Although once again – it’s worth noting that preceding this setup there was what we EAP students call a ‘RSI Swing Signal‘ setup. This pattern is itself a counter-trend setup, but when it occurs it typically means that there is a higher-than-typical chance of a retracement.

When the RSI goes oversold (represented by the change to bright green color on my charts) and price then prints a higher-high higher-close swing-low fractal engulfing candle, there is between a 40-50% chance of price retracing by multiple ATRs.

In other words – taking a trend-continuation setup so close to a counter-trend setup that has an edge is not a great idea. There were conflicting signals here. And while it’s important to not allow yourself to fall prey to analysis paralysis and so you shouldn’t pay attention to any factors that don’t directly affect your current trading opportunity – in this particular case we had a situation very similar to the double-top that occurred before the previous EUR/USD setup.

So I’m also adding this to my list of negative filters to backtest during my next phase of testing to see if avoiding trades that occur immediately following this particular price action pattern improves my statistical expectancy.


Trade #218

MarketAUD/JPY
Date & Time23/10/19 5:00PM
Daily Cond.Testing Resistance
Timeframe1HR
StrategyPullback
Result-1.01%
VerdictGood Trade


Reflection:

This was another textbook setup according to my trading plan, and one with a solid win rate under typical circumstances. But for whatever reason I just couldn’t catch a break this week and despite taking what I considered to be high-quality setups, I still lost all 3 trades.

For this trade, price had just come up into a zone of major Daily resistance. After failing to make a new high out of this zone, price then fell lower and broke through the 50-EMA and several minor support levels which gave me reason to believe we might see a deeper retracement on the higher timeframes which would allow me to capture some intraday profit.

Instead price held at the highs and began to consolidate and stopped me out. This was still a Good Trade according to my rules and I’d take it again given the chance, so nothing could be done about this trade. I don’t see the potential for any negative filters that would have avoided this loss.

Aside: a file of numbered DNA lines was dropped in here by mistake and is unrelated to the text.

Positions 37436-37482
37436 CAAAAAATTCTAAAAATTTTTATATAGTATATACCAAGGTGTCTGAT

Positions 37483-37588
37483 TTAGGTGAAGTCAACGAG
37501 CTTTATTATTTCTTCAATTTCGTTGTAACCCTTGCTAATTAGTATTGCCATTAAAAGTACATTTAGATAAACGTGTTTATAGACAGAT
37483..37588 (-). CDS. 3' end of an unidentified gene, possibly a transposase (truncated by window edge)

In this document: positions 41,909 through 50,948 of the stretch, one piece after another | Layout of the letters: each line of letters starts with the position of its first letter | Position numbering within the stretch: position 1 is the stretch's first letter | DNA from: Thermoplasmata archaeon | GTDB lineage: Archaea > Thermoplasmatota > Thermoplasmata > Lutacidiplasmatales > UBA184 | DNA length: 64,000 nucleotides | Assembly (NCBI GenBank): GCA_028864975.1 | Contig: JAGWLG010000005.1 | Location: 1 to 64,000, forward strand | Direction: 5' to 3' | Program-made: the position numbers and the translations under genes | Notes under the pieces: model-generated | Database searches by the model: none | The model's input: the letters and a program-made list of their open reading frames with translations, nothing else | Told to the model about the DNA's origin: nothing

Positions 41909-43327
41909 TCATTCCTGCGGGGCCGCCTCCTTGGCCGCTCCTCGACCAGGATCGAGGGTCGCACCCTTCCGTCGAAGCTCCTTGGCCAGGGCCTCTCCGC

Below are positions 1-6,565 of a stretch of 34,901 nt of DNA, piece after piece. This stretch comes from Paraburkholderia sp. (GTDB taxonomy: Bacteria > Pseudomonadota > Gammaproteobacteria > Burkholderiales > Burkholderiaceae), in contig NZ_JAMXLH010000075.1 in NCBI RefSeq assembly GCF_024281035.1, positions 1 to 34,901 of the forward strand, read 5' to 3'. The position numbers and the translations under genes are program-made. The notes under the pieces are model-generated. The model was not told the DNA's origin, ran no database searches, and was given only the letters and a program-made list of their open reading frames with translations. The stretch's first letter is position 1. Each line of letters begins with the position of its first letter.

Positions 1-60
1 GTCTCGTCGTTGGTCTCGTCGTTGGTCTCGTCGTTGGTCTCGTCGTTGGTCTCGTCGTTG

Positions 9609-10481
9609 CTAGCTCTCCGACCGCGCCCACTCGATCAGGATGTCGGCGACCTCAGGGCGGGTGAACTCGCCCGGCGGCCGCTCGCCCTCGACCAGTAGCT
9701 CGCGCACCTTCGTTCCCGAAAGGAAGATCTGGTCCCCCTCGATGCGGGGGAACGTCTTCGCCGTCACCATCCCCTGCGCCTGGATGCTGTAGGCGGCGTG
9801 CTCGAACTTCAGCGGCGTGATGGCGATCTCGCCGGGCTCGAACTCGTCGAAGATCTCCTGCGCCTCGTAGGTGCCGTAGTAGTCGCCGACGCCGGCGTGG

Sometimes you do everything right according to your edge and your trading style, but still lose. It’s part of the game and it takes some getting used to.


Weekly Reflection

Annual Return: +0.37% | Drawdown: -21.95%

Last Week’s Goal: Backtest For At Least 2 Hours Per Day.

Overall Grade: B

This week I didn’t quite get as much backtesting done as I’d like to (as usual), but I did get time to crunch some of my trading statistics for the year in a quest to identify whether my drawdown is this bad because of the natural forces of bad luck, or if I’ve been making mistakes or bad decisions that have potentially made it much worse than it should be.

I found that I’ve made a fair number of mistakes this year, but none that would necessarily cause my drawdown to approach my max pain threshold. So I am sure that this drawdown is at least partly caused by natural market conditions just not cooperating with my pullback strategy at the moment.

But I noticed that the mistakes I have been making are coming from a lack of confidence in my trading plan. Because I backtested almost 2000 trades across multiple pairs and years of price data, I’m sure that it’s not because I don’t believe it works. I’m sure that my strategy works.

I think the problem is that as I’ve continued learning about trading this year and discovered new and more effective ways of interpreting price action I’ve slowly “outgrown” my trading plan. My trading plan is just too simple. It doesn’t account for enough things to give me the highest amount of confidence possible in the trades that I take.

Therefore I’m now embarking on what will probably be a multi-month journey of re-backtesting everything that I do in my trading with new twists and negative filters applied that I think might improve my overall expectancy (ie. reduce my average and max drawdown both in depth and length of time, while sustaining or improving my average and max gain).

I don’t have time for today’s journal entry to list in detail all of the negative filters and analysis techniques that I plan to experiment with in my backtesting, but I’ll take some time to discuss one of the major negative filters I discovered in my post-trade analysis.

After analyzing my live trade results I found that so far this year I’ve taken 26 trades where the entry setup occurred immediately following a direct test of Daily timeframe structure. In terms of price action, that looks like this: